Where is Dave Clapper and Kelly Spitzer? I noticed they haven't said anything. The whole manifesto was addressed to Dave. Surely he read it? Good points were raised and I for one would like to see their reactions and ideas to them.

Dave Clapper said...

Sorry, just now saw this post. I think the original post is great, as are many... hell, most... of the comments. I totally appreciate where the original writer is coming from.

I used to act for a living. The kind of theater I most enjoyed doing paid crap, if at all. The kind of theater that paid well was awful, total lowest common denominator stuff, like doing "Married with Children" on stage. But I did both, one to feed my soul, and one to feed my belly.

My feeling is that it's a great thing to make a living as a writer, if one can. But if what one has to write to feed the belly is so soul-deadening as to make writing a chore, just another miserable nine-to-five job, isn't it in the best interests of the writer to do some writing that keeps the soul from dying out entirely? Keep it in a drawer if your insistence is to be paid a dollar a word, or send it out to lower- or non-paying gigs if you want your words read.

My own personal choice as a writer is that I already have a nine-to-five job (that I'm fortunate to like well enough). I don't particularly care to take a passion such as writing and turn it into something mundane. So I write what I want to write, with the understanding that the market ain't gonna pay me much for it, much as I'd like it to. Every other writer is more than free to choose what's right for him or her.

(On a total tangent, I totally agree with the issues anonymous posting cause. I have no problem with people remaining anonymous, and totally understand the reasons for it, but could the various anonymice at least come up with pseudonyms so we can speak to each person individually, without fear of confusing their messages with one another? Surely, a John Doe, or a Passionate Freelancer pseudonym wouldn't violate the anonymity?)

Vanessa Gebbie said...

To anonymous, many posts up (re small competitions)

yes, I am less than happy about some small 'compeititons'.

Why? because I have been stung in several ways. I have had entry money taken in the past by 'literary short story competitions' which advertise heavily on reputable websites, never publish any results, and never return the entry fees. One such was based in Brighton, UK.

I resent writers being defrauded like that.

And other 'competitions' run by tiny outfits that turn out to be wee writing groups full of well-meaning unpublished writers, where to 'win' means absolutely nothing.

That's not a 'toehold', anon, it is a chimera.

z said...

John Silber, former president of Boston University, made over five million a year in office. This year, Boston University is upgrading luxury dorms to draw more upscale students. Agni is published out of B.U. once a year. They don't have money to pay their writers? The whole issue would cost less than half an academic's salary. I really am not looking for an income from writing, as I have a whole separate full-time profession. I don't need the income. It's the fairness and validation issue. It's the lack of valuing the arts. What painter would be asked to give away her art for free? I don't know, I'm writing anyway, no matter what, but the values of where this society chooses to put its money, as we all know, suck. Guns and bullets over food and housing and art for the soul.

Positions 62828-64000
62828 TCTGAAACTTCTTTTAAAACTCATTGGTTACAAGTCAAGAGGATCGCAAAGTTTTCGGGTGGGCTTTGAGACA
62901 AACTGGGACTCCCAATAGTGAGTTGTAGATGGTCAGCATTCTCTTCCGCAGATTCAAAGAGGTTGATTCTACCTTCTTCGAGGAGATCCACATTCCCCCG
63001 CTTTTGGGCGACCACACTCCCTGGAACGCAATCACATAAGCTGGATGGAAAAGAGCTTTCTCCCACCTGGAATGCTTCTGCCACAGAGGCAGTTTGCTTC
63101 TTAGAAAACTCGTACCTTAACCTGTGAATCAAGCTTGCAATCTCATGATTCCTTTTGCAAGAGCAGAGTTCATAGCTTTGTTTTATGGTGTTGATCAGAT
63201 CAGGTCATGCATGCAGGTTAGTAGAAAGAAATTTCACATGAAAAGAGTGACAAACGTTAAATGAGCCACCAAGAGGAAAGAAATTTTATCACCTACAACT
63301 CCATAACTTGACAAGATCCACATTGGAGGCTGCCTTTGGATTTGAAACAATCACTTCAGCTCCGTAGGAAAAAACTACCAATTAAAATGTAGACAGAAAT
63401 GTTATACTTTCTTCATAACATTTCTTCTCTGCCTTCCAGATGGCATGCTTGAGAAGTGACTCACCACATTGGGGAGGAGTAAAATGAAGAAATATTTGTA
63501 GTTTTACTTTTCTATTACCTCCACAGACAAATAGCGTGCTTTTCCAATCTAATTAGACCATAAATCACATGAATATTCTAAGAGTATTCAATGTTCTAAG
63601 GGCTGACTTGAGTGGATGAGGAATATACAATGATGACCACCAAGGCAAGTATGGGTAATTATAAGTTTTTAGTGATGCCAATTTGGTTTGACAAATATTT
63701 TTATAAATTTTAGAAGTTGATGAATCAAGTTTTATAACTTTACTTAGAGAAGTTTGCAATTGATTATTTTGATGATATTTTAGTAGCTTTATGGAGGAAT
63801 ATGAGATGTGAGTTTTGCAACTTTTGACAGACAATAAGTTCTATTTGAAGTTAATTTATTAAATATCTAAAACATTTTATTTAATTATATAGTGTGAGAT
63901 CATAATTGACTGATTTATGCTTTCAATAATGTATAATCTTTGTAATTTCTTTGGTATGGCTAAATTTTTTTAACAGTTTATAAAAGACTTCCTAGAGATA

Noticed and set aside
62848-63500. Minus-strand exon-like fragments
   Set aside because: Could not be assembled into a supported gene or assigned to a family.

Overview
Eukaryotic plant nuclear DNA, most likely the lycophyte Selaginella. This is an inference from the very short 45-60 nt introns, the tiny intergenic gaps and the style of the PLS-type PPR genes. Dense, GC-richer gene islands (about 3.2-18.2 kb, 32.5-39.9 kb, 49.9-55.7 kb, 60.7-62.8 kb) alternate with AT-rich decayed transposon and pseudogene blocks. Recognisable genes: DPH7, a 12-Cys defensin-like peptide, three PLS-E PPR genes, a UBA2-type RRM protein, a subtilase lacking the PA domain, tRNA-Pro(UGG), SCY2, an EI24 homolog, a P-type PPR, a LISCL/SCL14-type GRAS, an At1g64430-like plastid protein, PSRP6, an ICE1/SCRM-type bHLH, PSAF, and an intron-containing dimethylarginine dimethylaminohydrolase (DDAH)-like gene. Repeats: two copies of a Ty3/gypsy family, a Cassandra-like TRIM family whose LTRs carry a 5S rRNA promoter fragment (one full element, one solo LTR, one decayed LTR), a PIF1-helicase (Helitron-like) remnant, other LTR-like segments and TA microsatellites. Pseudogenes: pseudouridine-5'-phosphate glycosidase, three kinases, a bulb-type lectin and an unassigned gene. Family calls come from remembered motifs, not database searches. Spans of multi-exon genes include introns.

And yes, why aren't Anonymice creative enough to come up with Superhero names or something. This Anonymous business is such a cliche.

Anonymous said...

Gloria, I think you're on to something. While the litmags always complain about being on a shoestring budget, that might not apply to the university-run mags, such as BU's AGNI. Interesting that you used that as an example: remember the guy who posted on here looking to buy a magazine that had stories? He couldn't find AGNI anywhere, and even contacted AGNI several times about it and they didn't reply to him. I don't know, I don't think you can expect a university journal to have the same distribution, sales and customer service departments that a commercial magazine would have. That again is part of the problem.

x said...

Still, think how much a university would have to pay a public relations firm for the same amount of class and cache to exhibit to, say, visiting parents on college tours. Also, if distribution is so low, there is also no reason for them not to post issues on line, which is also PR, and which Agni does to some minimal extent. They would counter that they can't get the budget because all the shoestrings aren't paying writers, why should the university bother. It's an ethical issue for the journal editors to fight with their deans. Writer Reading: you really should push this issue a little farther on your blog. There's a foot in the door here.

Anonymous said...

Read over these posts, to my mind there are a few different issues being raised here:

* Academic journals sponsored and run by universities are not playing fair (or smart): if they have low circulation, there's no reason why they can't publish everything on the web, make the print copies an extra souvenir or sentimental type bonus or even stop print altogether; certainly pay their writers just as they pay the printers and make it a point that they do so or do not publish. Paying pro rates of $1/word or more is a drop in the bucket for them. If you can't pay, then stop publishing until you can! Make it a moral issue - fairness to the working writer. That the university can't stand exploiting writers. Combine with other struggling journals at other schools then if you can't get funding; but whatever you do, pay the writers. So pressure on universities to pay writers and improve distribution (or place it all on the web).